MANNERS AND CUSTOMS OF THE BIBLE: CHOOSING A BRIDE
By Lucy Grant
The Bible clearly expresses God’s intentions for marriage. In marriage, a man and a woman are meant to find fulfillment that is both spiritual and physical.

Today in our series “Manners and Customs of the Bible” we will look at the steps that led to a marriage in the biblical times. We will talk about the old tradition of choosing a bride.

In biblical time marriages were arranged by the parents of the bride and groom. Sometimes the parents allowed their children to have a say in the choice, but frequently they did not. Dating and courtship did not precede marriage. The negotiations by the parents resulted in a betrothal, a binding agreement pledging the bride and groom to marriage. Once the groom took the bride into his home, they were considered married. Typically, girls were betrothed shortly after puberty, and the marriage was consummated one year later.

Various ceremonies and feasts accompanied the wedding day at different times in history, but the wedding was not performed, sanctioned or blessed by religious officials. As far as known, there was no exchange of marriage vows, and our commonly used vows do not come from the Bible. The marriage was neither a civil nor a religious matter, but numerous religious obligations came as a result.

Before a marriage took place, it was common for a groom and his family to pay a “bride price.” They paid it to the father of the bride to seal the marriage agreement. The bride price was not always paid in cash. It might be given in the form of clothing or some other valuable item. A most gruesome one was demanded by Saul, who asked David for physical proof that he had killed 100 Philistines (1 Sam. 18:25).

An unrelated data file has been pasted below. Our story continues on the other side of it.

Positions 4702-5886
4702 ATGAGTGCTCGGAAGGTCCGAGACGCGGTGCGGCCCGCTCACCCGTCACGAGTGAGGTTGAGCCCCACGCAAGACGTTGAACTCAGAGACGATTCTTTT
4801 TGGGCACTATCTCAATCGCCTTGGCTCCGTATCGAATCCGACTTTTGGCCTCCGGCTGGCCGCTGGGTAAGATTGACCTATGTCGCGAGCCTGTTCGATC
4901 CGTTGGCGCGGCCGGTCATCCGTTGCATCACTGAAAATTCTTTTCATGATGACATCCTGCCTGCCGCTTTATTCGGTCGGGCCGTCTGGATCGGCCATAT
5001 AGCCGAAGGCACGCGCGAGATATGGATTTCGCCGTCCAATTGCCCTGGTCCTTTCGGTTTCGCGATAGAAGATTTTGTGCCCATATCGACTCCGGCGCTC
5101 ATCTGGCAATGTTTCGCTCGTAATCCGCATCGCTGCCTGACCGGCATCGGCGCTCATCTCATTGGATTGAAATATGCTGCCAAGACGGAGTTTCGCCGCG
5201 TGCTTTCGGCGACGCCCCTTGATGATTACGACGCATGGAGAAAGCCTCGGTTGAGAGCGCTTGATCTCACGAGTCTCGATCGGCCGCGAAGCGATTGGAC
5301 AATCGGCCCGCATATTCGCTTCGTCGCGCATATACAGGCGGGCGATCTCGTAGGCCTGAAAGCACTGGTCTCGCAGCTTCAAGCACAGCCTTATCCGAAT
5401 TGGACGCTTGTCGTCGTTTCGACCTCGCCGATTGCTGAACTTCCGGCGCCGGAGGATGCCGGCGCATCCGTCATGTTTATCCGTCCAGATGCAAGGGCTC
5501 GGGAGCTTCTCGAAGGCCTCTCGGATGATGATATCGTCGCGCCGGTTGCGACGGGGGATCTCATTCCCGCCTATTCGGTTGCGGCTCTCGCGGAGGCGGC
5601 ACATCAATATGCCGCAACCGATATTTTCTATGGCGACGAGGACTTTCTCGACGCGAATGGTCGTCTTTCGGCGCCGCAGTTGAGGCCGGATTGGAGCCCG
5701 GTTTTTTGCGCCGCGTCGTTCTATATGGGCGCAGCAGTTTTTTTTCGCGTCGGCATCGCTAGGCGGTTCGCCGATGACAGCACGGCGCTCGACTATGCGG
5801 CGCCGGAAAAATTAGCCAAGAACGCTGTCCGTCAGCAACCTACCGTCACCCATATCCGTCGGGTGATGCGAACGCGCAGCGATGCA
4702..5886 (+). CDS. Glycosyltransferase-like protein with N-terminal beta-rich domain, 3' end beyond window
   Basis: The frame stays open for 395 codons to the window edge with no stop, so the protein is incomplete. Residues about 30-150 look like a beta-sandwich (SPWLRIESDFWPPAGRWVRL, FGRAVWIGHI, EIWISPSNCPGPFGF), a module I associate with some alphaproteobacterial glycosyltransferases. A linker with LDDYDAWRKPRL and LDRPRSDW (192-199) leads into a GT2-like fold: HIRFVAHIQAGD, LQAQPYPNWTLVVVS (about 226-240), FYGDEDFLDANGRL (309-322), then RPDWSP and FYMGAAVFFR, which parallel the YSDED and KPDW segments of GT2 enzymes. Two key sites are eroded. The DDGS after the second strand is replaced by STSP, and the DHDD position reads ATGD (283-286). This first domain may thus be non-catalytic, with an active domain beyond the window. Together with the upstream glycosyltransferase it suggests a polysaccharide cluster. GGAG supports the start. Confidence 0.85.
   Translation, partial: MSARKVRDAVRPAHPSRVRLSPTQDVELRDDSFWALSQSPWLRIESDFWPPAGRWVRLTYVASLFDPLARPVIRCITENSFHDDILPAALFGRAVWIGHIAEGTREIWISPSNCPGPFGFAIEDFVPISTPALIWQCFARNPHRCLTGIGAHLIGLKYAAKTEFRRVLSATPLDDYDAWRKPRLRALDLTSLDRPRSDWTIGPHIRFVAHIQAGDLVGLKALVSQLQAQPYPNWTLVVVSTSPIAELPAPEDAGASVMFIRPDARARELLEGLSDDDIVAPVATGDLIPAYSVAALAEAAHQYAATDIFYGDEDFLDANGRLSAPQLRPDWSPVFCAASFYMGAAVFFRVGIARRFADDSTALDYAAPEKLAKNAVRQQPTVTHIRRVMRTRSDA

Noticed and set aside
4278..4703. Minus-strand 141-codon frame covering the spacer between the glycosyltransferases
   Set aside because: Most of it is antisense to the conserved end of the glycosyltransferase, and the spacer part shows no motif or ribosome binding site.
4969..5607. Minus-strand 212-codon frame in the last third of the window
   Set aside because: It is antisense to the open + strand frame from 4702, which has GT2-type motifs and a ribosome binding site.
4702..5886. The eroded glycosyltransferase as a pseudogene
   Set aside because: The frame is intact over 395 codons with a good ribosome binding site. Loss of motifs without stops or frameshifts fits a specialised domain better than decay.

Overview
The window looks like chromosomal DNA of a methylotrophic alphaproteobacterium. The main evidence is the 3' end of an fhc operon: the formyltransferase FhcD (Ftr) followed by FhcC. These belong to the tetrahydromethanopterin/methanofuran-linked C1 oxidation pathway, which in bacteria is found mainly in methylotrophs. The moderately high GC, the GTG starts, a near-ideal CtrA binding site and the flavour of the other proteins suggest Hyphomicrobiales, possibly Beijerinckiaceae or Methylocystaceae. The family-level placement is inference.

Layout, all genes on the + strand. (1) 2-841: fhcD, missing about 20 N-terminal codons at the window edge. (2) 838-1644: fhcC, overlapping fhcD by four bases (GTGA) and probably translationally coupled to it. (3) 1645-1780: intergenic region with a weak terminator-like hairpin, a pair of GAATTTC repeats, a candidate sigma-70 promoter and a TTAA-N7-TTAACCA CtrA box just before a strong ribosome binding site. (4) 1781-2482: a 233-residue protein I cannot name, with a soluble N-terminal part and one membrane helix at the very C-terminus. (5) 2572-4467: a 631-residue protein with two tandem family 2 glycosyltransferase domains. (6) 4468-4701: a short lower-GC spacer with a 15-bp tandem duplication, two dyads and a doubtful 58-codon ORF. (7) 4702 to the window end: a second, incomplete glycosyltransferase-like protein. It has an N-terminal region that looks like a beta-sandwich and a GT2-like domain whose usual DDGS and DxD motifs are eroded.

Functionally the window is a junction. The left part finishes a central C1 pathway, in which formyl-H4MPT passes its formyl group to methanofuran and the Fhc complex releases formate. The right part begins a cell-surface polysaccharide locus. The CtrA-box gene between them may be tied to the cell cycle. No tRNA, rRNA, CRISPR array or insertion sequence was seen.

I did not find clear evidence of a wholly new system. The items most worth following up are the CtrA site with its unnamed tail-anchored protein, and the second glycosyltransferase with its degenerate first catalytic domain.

The giving of a bride price did not mean that the wife had been sold to the husband and was his property. It was a realization of the economic worth of the daughter.

At times, the groom or his family gave gifts to the bride too.

The feast was an important part of the marriage ceremony. It was usually given by the bride’s family, but the groom’s family might give it too.

In Old Testament times a levirate marriage was practiced as well. If a man died leaving no male heir, his brother was required to marry his widow and produce children (Deuteronomy 25:5-10). This and other forms of polygamy were acceptable at that time, although only wealthy men could afford multiple wives. King Solomon was the most notable polygamist with his 700 wives and 300 concubines.

Throughout the centuries the main concept of marriage stayed the same but many of the traditions of the Old Testament ceased. Today the matter of choosing a bride or a groom is not decided by the parents. Women have found their place in the society and have the same say in the life choices they make as men do.
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